But back to the Sánchez Cotán painting. All the beautifully rendered fruits and veggies and game occupy this dramatic space that looks something like a black cupboard or windowsill, but also something that looks like a dark infinite void. Because of this amazing space and ambiguity it looks decidedly modern and fresh to my eyes. And the vibration back and forth of the once-live subjects with the dark dark darkness conjures up notions of life and death, and the fragility of existence–all that without the cheap theatrics of skulls that often appear in paintings like this. This is vanitas painting at its best.

The painter uses this background in several other works, including my absolute favorite one of the series, a painting that so happens to be in the collection of my local art museum:

sanchez cotan painting
Jaun Sánchez Cotán. Quince, Cabbage, Melon and Cucumber, 1602. Oil on canvas. San Diego Museum of Art.

I can’t tell you how much I love this painting. A good forty percent of the surface is black. Absolute, utter black. The fruits and vegetables begin in the light, and draw your eye as you follow along the graceful curve from the lively quince, to the extravagantly ruffled cabbage, to the sensual melon sliced open with a slice taken out for you to savor with your eyes, and finally to the final vegetable, a cucumber that curves gently but insistently towards the back, towards the enveloping blackness, a blackness that makes itself felt every bit as much as any of the fruits and vegetables.

Quinces and cabbages today look pretty much like what’s in the painting. There are so many melons out there that it’s hard to keep track, but it looks like an ancestor to the French heirloom sold today as Charentais. And the green, lumpy cucumber–It’s totally recognizable, though it looks closer to gherkins or the Asian varieties than the smooth, plastic-surfaced cukes that you see in the stores most of the time.

Interesting vegetables, for sure, and what an amazing painting!

ancestral vegetables

cucumber seed packetSaturday I put some seeds of Armenian cucumber into the ground.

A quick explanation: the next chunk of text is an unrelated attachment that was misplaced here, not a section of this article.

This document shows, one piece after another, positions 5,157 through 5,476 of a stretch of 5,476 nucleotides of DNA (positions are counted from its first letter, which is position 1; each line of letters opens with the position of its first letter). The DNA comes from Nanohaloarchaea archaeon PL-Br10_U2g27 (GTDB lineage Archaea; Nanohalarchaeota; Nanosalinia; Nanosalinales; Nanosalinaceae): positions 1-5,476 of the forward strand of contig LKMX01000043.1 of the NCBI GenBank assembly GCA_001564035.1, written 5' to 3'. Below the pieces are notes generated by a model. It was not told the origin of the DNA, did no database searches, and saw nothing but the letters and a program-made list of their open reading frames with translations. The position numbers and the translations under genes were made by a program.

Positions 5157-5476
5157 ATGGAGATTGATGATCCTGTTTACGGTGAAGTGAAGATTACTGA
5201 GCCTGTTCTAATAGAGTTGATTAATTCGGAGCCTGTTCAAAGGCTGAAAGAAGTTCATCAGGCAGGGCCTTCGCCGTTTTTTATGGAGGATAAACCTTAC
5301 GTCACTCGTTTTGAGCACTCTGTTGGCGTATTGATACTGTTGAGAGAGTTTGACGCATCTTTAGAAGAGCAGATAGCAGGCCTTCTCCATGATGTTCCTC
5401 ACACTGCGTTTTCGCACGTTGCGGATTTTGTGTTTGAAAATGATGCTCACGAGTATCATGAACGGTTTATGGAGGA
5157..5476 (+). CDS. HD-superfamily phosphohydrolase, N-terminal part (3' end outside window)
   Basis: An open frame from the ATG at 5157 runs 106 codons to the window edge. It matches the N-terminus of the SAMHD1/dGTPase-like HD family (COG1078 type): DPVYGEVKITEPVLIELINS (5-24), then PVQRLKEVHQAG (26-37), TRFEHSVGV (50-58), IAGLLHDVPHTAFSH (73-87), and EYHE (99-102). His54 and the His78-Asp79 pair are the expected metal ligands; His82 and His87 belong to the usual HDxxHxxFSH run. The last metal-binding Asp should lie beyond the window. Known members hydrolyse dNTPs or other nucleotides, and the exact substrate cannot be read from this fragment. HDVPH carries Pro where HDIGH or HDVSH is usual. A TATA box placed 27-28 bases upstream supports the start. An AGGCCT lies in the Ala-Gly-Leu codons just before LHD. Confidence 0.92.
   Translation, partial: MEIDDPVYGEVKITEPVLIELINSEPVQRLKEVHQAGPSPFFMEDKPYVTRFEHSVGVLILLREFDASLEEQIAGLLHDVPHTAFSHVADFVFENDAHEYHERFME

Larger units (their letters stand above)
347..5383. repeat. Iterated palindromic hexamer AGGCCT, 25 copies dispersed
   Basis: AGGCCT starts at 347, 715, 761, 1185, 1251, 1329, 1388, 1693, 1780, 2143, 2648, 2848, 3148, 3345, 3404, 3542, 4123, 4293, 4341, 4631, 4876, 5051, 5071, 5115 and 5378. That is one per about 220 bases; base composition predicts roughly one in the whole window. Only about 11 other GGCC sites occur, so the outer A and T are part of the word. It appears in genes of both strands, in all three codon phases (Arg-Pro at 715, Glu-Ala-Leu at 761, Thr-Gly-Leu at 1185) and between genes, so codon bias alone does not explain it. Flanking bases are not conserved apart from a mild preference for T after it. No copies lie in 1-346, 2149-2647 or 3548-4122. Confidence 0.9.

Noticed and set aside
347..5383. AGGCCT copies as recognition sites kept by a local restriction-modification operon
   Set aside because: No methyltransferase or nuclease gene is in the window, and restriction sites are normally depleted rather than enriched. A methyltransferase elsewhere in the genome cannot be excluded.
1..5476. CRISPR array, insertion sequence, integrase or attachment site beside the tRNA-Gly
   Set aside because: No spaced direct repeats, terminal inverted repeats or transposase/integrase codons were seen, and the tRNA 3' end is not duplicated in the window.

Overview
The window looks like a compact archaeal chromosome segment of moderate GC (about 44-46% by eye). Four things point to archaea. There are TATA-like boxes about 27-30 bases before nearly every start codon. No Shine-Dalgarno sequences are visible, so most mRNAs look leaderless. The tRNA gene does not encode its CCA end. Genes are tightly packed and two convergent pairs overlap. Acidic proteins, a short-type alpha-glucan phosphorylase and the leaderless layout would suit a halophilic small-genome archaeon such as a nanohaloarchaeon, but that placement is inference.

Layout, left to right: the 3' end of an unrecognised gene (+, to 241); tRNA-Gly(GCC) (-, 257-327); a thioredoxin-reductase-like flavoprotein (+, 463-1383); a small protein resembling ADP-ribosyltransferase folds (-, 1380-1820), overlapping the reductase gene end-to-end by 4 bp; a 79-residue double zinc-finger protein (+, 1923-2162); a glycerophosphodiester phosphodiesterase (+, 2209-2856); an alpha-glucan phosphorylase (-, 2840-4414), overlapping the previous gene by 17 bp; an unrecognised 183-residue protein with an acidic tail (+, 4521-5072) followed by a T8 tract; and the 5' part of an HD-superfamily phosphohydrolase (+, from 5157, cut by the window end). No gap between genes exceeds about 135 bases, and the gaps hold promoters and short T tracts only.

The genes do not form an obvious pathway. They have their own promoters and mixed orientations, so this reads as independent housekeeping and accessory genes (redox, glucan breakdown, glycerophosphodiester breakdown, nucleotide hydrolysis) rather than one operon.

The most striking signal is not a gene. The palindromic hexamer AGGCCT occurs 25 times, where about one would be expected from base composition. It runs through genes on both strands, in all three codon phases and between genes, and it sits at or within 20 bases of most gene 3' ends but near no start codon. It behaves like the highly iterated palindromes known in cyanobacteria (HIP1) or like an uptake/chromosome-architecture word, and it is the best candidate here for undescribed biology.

There are heirloom vegetables and then there are ancestral varieties like this, varieties that go so far back into history that to grow them and have them at your table is to connect with history, traditions and the ground that they grow in. The Armenian cucumber dates back at least to the fifteenth century, when it was introduced into Italy from Armenia. I’m sure it was being consumed long before then.

Although called a cucumber it’s actually classified as a melon, Cucumis melo var. flexuosus, and is closer genetically to honeydews than to the standard English or pickling cucumbers. With its unusual ribbed creamy green exterior, you have to do a bit of explaining when you share the extras from the garden: well, yes…it’s called a cucumber, but it’s really something different…

The flesh is mild and firmer than any other cucumber out there, almost crunchy, the texture of unripe melon. The fruits can easily reach 30 inches long, but are best picked when half that size. They’re great in salads, and they pair amazingly well with tomatoes.

Last year I started them in late June and had cucumbers 60 days later. Two hills of plants were plenty for two people, with cukes left over for the neighbors. Pretty good soil, moderate watering and occasional fertilizing kept them happy and productive until the end of September. Some people trellis them, but they’re fine if you let them roam like other melons. I like this variety so much that it’s one of those plants that I’ll keep planting as long as I have room for it.